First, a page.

Landmark UN tobacco-control treaty reaches ratification goal to become law

1 December 2004

The United Nations landmark global treaty to curb tobacco use, which now claims almost 5 million lives a year and causes an estimated annual net loss of $200 billion in treatment and lost productivity, will enter into force in 90 days now that 40 countries have ratified it, the UN health agency announced today.

The World Health Organization (WHO) Framework Convention on Tobacco Control (FCTC) requires treaty parties to restrict tobacco advertising, sponsorship and promotion, set new labelling and clean indoor air controls, and strengthen laws clamping down on tobacco smuggling in the war on the world’s leading cause of preventable deaths.

“The momentum growing around the WHO Framework Convention on Tobacco Control seems unstoppable,” the agency’s Director-General, Lee Jong-wook, said. “It demonstrates the importance placed by the international community on saving many of the millions of lives now lost to tobacco.”

If current trends are not reversed, tobacco will prematurely end the lives of 10 million people a year by 2020. It is the only legal product that causes the death of one half of its regular users. This means that of the current 1.3 billion smokers, 650 million people will die prematurely due to tobacco.

Following yesterday’s ratification by Peru - the 40th country to do so - the treaty will become the first international legally binding public health pact under the agency’s auspices on 28 February. It has become one of the most rapidly embraced UN conventions, with 167 WHO Member States and the European Community (EC) having already signed it.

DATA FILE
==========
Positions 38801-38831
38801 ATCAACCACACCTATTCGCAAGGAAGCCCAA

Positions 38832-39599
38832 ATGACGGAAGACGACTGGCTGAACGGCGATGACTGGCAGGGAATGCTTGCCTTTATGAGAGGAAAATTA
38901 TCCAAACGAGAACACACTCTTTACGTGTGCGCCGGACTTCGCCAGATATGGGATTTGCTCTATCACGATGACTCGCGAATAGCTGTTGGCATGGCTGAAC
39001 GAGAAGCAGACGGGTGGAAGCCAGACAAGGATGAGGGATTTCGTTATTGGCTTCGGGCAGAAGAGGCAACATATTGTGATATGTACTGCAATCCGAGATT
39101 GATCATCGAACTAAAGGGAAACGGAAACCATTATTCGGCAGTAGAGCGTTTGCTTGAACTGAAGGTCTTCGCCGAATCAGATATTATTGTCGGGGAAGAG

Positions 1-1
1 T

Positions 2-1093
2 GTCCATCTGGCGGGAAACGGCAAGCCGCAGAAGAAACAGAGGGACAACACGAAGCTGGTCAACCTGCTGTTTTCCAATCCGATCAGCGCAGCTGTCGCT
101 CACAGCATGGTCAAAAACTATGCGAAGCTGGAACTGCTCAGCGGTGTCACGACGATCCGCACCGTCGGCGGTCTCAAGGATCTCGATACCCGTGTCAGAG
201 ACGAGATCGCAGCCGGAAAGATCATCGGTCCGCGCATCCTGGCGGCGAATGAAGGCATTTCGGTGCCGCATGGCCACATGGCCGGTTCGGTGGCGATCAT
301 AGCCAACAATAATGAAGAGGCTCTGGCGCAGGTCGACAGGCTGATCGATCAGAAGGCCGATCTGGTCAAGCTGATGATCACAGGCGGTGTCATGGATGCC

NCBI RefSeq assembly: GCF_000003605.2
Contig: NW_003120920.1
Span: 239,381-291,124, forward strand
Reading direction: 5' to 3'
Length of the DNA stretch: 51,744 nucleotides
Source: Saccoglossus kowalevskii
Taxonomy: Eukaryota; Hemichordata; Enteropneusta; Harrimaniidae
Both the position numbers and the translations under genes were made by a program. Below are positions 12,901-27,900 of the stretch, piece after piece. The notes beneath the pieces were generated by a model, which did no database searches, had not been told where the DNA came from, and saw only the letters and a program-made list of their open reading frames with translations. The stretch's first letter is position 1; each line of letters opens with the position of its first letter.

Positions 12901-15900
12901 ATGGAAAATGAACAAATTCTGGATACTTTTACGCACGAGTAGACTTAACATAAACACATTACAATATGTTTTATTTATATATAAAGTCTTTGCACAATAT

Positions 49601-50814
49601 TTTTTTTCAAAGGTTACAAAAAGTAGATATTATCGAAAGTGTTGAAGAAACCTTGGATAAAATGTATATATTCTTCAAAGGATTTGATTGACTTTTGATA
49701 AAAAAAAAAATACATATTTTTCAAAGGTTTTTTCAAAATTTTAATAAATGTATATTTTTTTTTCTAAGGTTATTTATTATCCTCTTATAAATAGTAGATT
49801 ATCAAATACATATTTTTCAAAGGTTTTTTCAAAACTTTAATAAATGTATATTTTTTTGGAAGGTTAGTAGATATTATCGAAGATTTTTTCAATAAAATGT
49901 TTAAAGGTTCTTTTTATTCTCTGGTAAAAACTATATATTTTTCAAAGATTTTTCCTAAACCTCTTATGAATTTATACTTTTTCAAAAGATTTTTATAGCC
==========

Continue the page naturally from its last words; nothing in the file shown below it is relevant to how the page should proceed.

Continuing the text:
"Now the real work must start," said WHO Assistant Director-General for Non-communicable Diseases and Mental Health Catherine Le Galès-Camus. "The Convention sets forth the ideal goals and a roadmap for the work that needs to be implemented in countries. WHO will continue to support all countries in the vital work of building capacity and implementing the treaty."

The economic costs of tobacco use are devastating. In addition to the high public health price of treating tobacco-caused diseases, the product kills people at the height of their productivity.

Tobacco users are also less productive while they are alive due to increased sickness. A 1994 report estimated that the use of tobacco resulted in an annual global net loss of $200 billion, a third of this loss being in developing countries.

 

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